Cairo, Egypt - 25 January 2022
The use of traditional investigative methods to combat illicit drug trafficking has proved to be ineffective as it usually leads to arresting only the drug dealers, not the drug lords and their networks. Hence, employment of the specialized investigative tools is inevitable to counter the ever-growing threat of transnational organized criminal groups.
With generous support from the US Bureau of International Narcotics and Law Enforcement Affairs (INL), UNODC is implementing a project titled “Strengthening the Capacities of Iraqi law Enforcement and Criminal Investigation Services.” As part of this project, UNODC, in close coordination and cooperation with the Governments of Iraq, France and U.S.A, delivered training to 15 senior Investigator Officers from the Anti-narcotics and Anti-Crime directorates at the Iraqi Ministry of Interior on “Surveillance and Investigative Skills,” which is a cornerstone element of the specialized investigation techniques.
During the 4-day training, the Iraqi officials gained a thorough understanding of the differences between the classic and the specialized investigation techniques as well as the limitation of the classical investigation approach through exposure to real cases from the U.S. and France. The Head of the Iraqi delegation highlighted the similarities and the common aspects with the Iraqi experience.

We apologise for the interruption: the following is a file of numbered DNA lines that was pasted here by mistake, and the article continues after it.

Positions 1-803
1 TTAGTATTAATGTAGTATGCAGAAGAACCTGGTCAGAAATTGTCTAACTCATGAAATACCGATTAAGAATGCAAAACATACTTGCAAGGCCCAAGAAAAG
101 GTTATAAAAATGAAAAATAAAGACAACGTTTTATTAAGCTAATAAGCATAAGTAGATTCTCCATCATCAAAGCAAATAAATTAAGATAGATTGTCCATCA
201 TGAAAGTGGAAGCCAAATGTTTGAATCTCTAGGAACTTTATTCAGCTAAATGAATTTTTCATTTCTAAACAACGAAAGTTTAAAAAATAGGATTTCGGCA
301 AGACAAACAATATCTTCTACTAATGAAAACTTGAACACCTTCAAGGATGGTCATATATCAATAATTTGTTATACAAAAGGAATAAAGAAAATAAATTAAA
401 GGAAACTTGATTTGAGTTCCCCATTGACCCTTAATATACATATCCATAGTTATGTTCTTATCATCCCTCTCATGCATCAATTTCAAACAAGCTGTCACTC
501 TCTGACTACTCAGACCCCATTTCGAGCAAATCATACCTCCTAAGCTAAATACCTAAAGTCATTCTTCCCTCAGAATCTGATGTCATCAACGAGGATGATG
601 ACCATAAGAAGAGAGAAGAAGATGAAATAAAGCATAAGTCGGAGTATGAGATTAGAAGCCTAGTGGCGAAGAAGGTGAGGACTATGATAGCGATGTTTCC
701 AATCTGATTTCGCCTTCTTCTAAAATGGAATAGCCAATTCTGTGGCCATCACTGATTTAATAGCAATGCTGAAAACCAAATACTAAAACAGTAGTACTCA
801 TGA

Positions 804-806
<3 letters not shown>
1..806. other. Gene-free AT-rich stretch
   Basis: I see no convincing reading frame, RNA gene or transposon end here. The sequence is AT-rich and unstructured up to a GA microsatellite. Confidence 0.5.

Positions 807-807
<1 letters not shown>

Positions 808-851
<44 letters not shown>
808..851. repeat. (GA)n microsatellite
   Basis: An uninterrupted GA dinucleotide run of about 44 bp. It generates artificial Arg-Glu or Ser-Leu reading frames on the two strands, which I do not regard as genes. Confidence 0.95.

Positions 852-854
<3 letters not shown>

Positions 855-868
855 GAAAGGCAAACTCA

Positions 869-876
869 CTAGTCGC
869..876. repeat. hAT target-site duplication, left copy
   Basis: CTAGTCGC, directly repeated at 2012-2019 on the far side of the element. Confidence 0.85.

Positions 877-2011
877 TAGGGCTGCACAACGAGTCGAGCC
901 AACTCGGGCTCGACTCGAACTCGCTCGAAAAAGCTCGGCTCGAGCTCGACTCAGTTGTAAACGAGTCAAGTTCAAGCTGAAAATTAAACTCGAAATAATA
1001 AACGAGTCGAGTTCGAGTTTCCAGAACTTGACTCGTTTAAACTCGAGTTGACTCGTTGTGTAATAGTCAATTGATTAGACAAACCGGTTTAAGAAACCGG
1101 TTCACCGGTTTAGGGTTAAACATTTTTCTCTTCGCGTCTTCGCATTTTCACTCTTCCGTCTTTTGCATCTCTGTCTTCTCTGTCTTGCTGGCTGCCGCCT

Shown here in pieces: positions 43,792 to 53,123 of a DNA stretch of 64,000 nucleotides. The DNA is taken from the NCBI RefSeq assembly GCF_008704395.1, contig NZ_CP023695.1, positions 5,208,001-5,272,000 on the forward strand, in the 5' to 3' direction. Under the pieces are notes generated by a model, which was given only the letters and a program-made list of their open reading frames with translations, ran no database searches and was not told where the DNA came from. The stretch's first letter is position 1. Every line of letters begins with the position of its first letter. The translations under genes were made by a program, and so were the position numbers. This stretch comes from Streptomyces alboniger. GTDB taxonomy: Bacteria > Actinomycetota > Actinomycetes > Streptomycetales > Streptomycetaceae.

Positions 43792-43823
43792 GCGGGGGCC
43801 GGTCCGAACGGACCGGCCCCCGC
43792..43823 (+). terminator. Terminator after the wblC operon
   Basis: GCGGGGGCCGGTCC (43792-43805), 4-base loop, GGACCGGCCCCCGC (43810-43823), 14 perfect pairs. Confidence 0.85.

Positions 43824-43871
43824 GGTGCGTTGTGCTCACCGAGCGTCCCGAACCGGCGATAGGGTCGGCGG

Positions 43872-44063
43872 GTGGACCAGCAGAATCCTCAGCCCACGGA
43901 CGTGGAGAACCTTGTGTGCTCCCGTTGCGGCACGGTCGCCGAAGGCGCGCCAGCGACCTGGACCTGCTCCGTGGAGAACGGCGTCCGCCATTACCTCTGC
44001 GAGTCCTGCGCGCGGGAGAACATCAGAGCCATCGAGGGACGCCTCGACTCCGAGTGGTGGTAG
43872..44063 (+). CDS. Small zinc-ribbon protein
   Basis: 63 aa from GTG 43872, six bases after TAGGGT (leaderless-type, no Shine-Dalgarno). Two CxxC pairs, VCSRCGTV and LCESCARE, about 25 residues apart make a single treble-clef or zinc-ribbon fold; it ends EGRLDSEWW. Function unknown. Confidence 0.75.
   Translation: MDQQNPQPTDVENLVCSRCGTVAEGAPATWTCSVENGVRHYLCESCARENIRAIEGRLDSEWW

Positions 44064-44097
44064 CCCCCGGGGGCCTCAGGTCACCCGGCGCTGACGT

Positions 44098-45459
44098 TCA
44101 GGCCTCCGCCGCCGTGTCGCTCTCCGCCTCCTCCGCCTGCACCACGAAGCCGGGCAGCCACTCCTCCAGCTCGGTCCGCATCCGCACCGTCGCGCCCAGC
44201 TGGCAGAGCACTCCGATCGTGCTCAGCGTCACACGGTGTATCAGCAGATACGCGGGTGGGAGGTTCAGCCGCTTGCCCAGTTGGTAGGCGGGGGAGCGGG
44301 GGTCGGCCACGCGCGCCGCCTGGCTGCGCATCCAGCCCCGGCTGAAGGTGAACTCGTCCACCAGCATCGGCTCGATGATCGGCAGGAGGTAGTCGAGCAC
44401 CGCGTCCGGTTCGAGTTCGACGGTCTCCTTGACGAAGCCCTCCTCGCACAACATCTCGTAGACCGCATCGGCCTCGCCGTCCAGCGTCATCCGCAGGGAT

The training highlighted the observation technique of the Hand-to-Hand Street Deals and the conduct of simple physical surveillance of suspect drug dealers. Furthermore, the training shed light on the efficiency and limitations of these approaches as it is tedious and is not the most efficient use of resources mostly not leading to the arrest of the drug lords. Alternatively, the use of informants and undercover operations are an essential investigative tool in drug cases as also in any other area of law enforcement.
Participants and experts exchanged information and experiences such as on the difficulties and challenges faced in the field, real cases, how these techniques were applied in their contexts as well as the use of information obtained for the judiciary proceedings in accordance with the domestic laws and legislations.
The electronic surveillance investigative method was also discussed as a law enforcement tool to be used when an organized criminal group cannot be penetrated by an outsider, or where physical infiltration or surveillance would represent an unacceptable risk to the investigation or the safety of investigators. Different forms of electronic surveillance equipment were highlighted including audio, visual and tracking surveillance types.
During the opening ceremony, Mr. Al-Qaysi, the Head of the Iraqi delegation, underlined the efforts exerted by the Government of Iraq to tackle illicit drug trafficking including the enacting of law (#50/2017), the hotline to receive drugs crimes-related information from the citizens as well as the Ministry’s awareness-raising campaign.
Mr. Patrick Laberche, the Police Attaché at the French Embassy in Baghdad highlighted that “International cooperation in the form of assistance is inevitable and it could take the form of joint training of concerned personnel, sending experts to transfer skills, etc.” This assistance can be rendered more effective by the origin, transit and destination countries affected by illicit drugs trafficking.
Mr. Al-Qaysi concluded by expressing the willingness of the Government of Iraq to cooperate with international organizations to counter transnational drugs trafficking.